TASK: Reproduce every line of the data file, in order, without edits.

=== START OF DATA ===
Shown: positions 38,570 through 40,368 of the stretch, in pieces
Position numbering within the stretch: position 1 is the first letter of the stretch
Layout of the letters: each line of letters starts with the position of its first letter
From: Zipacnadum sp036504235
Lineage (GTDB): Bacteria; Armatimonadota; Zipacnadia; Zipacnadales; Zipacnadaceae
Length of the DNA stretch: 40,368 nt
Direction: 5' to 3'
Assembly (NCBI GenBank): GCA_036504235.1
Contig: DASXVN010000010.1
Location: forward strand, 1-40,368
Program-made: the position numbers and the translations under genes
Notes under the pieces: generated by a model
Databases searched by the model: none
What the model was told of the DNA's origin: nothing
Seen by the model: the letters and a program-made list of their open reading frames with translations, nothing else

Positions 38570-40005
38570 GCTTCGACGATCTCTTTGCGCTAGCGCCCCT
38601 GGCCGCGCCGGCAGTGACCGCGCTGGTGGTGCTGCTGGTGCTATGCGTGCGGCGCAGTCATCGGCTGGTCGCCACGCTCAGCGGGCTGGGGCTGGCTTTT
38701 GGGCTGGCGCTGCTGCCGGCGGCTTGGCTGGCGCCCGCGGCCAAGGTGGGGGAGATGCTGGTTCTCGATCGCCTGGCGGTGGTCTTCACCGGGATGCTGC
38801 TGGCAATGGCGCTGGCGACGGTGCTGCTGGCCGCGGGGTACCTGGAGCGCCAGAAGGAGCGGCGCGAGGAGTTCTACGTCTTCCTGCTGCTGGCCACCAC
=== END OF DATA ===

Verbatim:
Shown: positions 38,570 through 40,368 of the stretch, in pieces
Position numbering within the stretch: position 1 is the first letter of the stretch
Layout of the letters: each line of letters starts with the position of its first letter
From: Zipacnadum sp036504235
Lineage (GTDB): Bacteria; Armatimonadota; Zipacnadia; Zipacnadales; Zipacnadaceae
Length of the DNA stretch: 40,368 nt
Direction: 5' to 3'
Assembly (NCBI GenBank): GCA_036504235.1
Contig: DASXVN010000010.1
Location: forward strand, 1-40,368
Program-made: the position numbers and the translations under genes
Notes under the pieces: generated by a model
Databases searched by the model: none
What the model was told of the DNA's origin: nothing
Seen by the model: the letters and a program-made list of their open reading frames with translations, nothing else

Positions 38570-40005
38570 GCTTCGACGATCTCTTTGCGCTAGCGCCCCT
38601 GGCCGCGCCGGCAGTGACCGCGCTGGTGGTGCTGCTGGTGCTATGCGTGCGGCGCAGTCATCGGCTGGTCGCCACGCTCAGCGGGCTGGGGCTGGCTTTT
38701 GGGCTGGCGCTGCTGCCGGCGGCTTGGCTGGCGCCCGCGGCCAAGGTGGGGGAGATGCTGGTTCTCGATCGCCTGGCGGTGGTCTTCACCGGGATGCTGC
38801 TGGCAATGGCGCTGGCGACGGTGCTGCTGGCCGCGGGGTACCTGGAGCGCCAGAAGGAGCGGCGCGAGGAGTTCTACGTCTTCCTGCTGCTGGCCACCAC